Himachal Pradesh faces yet another tragic blow as the monsoon season relentlessly inflicts death and destruction, unveiling the consequences of ecological interference. The devastating toll underscores the flawed development model embraced by the state. Landslides, road collapses, and structural failures are no longer the norm. Urgent internal change is imperative. Himachal must enforce stringent regulations, inviting all stakeholders for collective action. A united front, including political, civil, and bipartisan efforts, is vital to confront this shocking reality of perpetual peril.
Mohammad Taukir, West
Champaran ‘Modi-2’: A Forwardlooking Address
In his tenth and final speech of ‘Modi-2’ from the Red Fort, the Prime Minister’s approach resonated with public sentiments, avoiding technical jargon. Notably, the shift from addressing the public as ‘brothers and sisters’ to ‘my family members’ caught attention, likely to persist till the elections. Condemning familyism and corruption, the speech hinted at future attacks on certain regional parties, including the Congress. Amid emotional appeals, the PM’s emphasis on ‘I’ over ‘we’ hinted at the upcoming election’s focus on his leadership. As dreams and credibility intertwine, the promise to fulfill them becomes a pivotal measure of a leader’s integrity.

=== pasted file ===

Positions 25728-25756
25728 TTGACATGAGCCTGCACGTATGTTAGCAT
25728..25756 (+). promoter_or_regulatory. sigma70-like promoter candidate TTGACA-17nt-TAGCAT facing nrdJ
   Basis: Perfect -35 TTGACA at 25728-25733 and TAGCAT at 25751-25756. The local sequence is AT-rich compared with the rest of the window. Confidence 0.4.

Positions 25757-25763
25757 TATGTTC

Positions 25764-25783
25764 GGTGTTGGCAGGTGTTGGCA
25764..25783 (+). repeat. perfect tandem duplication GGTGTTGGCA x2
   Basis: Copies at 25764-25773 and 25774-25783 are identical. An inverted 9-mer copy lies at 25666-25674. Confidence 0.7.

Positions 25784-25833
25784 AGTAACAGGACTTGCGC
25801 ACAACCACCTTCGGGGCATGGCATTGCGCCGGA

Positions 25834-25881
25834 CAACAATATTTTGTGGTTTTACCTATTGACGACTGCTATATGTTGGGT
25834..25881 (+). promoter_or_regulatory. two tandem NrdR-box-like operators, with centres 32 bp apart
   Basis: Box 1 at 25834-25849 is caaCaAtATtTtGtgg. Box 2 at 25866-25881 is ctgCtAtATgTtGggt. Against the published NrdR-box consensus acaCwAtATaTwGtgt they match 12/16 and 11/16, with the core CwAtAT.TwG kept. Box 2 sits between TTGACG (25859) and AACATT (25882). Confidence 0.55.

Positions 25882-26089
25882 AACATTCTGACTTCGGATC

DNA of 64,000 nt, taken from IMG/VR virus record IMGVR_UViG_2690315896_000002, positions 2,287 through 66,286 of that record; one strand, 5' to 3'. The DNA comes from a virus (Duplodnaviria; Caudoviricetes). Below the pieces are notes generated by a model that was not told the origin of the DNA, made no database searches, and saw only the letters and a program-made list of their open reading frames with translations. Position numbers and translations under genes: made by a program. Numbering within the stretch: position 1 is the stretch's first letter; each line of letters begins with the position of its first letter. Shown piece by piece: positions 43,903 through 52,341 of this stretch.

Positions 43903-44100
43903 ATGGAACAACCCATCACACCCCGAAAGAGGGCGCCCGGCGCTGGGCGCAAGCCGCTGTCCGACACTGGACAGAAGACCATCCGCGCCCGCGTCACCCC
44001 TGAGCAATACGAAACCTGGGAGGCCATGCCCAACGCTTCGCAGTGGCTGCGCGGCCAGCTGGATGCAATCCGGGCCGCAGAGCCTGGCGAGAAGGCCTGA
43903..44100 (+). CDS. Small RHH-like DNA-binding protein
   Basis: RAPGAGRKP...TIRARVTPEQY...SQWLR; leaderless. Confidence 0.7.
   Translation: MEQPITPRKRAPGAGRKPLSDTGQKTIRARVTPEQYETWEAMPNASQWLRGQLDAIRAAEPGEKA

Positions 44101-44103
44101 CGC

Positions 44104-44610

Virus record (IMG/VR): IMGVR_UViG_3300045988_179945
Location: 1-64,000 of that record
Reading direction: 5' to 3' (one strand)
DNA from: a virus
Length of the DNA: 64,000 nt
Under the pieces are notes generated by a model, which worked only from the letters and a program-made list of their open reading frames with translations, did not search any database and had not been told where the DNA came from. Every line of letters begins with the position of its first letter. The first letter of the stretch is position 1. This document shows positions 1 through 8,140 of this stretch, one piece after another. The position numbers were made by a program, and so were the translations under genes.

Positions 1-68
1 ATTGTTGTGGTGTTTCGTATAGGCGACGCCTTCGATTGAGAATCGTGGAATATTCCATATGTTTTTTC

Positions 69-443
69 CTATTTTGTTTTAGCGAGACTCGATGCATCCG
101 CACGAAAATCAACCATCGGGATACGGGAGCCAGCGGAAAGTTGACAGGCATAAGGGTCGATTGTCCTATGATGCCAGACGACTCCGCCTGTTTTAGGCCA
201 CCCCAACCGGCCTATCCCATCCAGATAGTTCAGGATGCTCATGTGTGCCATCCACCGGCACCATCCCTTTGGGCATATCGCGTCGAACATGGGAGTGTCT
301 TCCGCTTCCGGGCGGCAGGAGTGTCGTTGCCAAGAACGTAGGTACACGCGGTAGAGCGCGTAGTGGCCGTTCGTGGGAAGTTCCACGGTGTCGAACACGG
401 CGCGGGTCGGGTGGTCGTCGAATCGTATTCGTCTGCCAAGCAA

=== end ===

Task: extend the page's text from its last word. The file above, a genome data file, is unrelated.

N Ashraf, Mumbai
Rising Food Prices
India’s headline inflation has surged to a 15-month high of 7.4% in July, propelled by a shock in vegetable prices. Despite a slowdown in core inflation, which excludes food and fuel, essentials like cereals and pulses continue their uncomfortable ascent. This poses a barrier to achieving the Reserve Bank of India’s 4% CPI target. Particularly burdensome for the impoverished, high food inflation triggers political concerns. As elections loom within a year, increased governmental intervention in food markets is expected, potentially affecting farm incomes due to price-containment efforts.
Tauqueer Rahmani, Mumbai
A Landslide of Consequences
In Himachal Pradesh, unchecked construction under the pretext of promoting tourism has triggered extensive landslides. While tourism offers economic gains, the surge in construction strains resources and infrastructure. Over the years, the landscape has transformed dramatically, with a continuous stretch of lavish hotels lining the roads from Dharampur to Kasauli, far surpassing the modest beginnings of 1985. Moreover, the construction of a four-lane highway and upscale food plazas along the Parwanoo- Sanawar route compounds the challenges. The alarming trend warrants careful consideration to strike a balance between tourismdriven development and environmental sustainability.
Ramesh Gupta, Narwana